Vaughan Williams: Composer, Radical, Patriot—A Biography

Vaughan Williams: Composer, Radical, Patriot—A Biography
By Keith Alldritt
Crowood Press Ltd.
A review by R.C. Speck

No discussion of composer Ralph Vaughan Williams can go far without mentioning that he was British. In a sense, he was the quintessential British composer: he relied as much on British folk songs, liturgical music, and poetry as he did on the Germanic Classical music traditions which dominated his day over a century ago. With biographer Keith Alldritt’s help, we can all imagine ourselves being British when listening to the music of Ralph Vaughan Williams.

Alldritt scrupulously chronicles Vaughan Williams’s life while keeping his subject’s story ensconced in the greater political turmoil of his time. Vaughan Williams’s family could boast ancestry stretching back to the Norman Invasion in 1066 as well as blood relations to Charles Darwin. Unlike most leading conductors, Vaughan Williams was an unimpressive music student but stuck with it out of sheer passion.

During the fin de siècle times of the late 19th century, he made the most of his lessons with Maurice Ravel, his friendship with Gustav Holst, and his days combing the English countryside for forgotten folk music. His Fantasia on a Theme by Thomas Tallis and Lark Ascending are still favorites. After a stint during the First World War as an ambulance driver, Vaughan Williams began to crowd the ranks of his country’s leading composers with much-loved works such as his Third Symphony (the Pastoral), his opera Riders to the Sea, and his oratorio Sancta Civitas. In nearly in all cases, his music reflected his concern for his country during tumultuous times.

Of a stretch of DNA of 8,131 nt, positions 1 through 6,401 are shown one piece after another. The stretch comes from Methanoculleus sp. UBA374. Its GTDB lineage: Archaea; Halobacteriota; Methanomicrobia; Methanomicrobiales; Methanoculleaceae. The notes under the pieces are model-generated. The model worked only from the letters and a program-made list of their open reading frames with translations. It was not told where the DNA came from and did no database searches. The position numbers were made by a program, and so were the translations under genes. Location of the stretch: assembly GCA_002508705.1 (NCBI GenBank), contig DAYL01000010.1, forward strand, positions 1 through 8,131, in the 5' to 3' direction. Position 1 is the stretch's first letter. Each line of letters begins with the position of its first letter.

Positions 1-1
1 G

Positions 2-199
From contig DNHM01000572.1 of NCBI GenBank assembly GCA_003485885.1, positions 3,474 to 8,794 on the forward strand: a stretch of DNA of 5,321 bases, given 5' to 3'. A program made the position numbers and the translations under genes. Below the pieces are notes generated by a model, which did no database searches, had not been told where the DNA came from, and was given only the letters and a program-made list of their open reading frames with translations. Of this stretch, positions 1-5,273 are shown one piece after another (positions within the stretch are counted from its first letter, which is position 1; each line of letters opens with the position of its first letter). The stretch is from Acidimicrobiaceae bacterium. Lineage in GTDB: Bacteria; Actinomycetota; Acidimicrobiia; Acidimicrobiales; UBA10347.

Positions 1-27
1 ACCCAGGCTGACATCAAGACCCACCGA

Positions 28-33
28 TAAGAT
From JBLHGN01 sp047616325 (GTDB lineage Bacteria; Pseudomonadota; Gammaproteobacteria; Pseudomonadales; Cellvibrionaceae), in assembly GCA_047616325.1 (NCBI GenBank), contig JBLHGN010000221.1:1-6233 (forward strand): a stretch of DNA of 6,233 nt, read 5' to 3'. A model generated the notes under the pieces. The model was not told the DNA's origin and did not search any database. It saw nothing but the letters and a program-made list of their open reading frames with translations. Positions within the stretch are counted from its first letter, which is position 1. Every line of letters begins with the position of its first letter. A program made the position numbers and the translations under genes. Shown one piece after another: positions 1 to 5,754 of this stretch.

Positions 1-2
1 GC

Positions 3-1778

Alldritt presents all the pulsing details of Vaughan Williams’s marriage to Adeline Fisher. Whenever the poor woman wasn’t nursing an incapacitated relative, she was often very ill herself. It’s with this sensitive understanding that Alldritt portrays Vaughan Williams’s semi-secret love for his mistress Ursula Wood whom he met in the late 1930s when he was in his sixties and she in her twenties. After Adeline died in 1951, he married Ursula and remained married to her until his death in 1958.

Alldritt describes how indefatigable Ralph Vaughan Williams was. In 1948, as a septuagenarian, Vaughan Williams gave us his Sixth Symphony with its striking use of the saxophone, recalling the blues. Later, as Vaughan Williams attained living legend status in England, his output never flagged. His last three symphonies were written while he was in his eighties, as was his curiously original Tuba Concerto. His love for music had him conducting up until the very end.

Alldritt could not have found a better way to end this engrossing tribute to Ralph Vaughan Williams than with Ursula describing how she held the composer in her arms as he died peacefully and then opened the window to play his pastoral symphony into the still morning.

This book review appeared in the winter 2016–17 issue of Quarter Notes, the member magazine of WCPE Radio, The Classical Station. To receive a subscription, become a member today!

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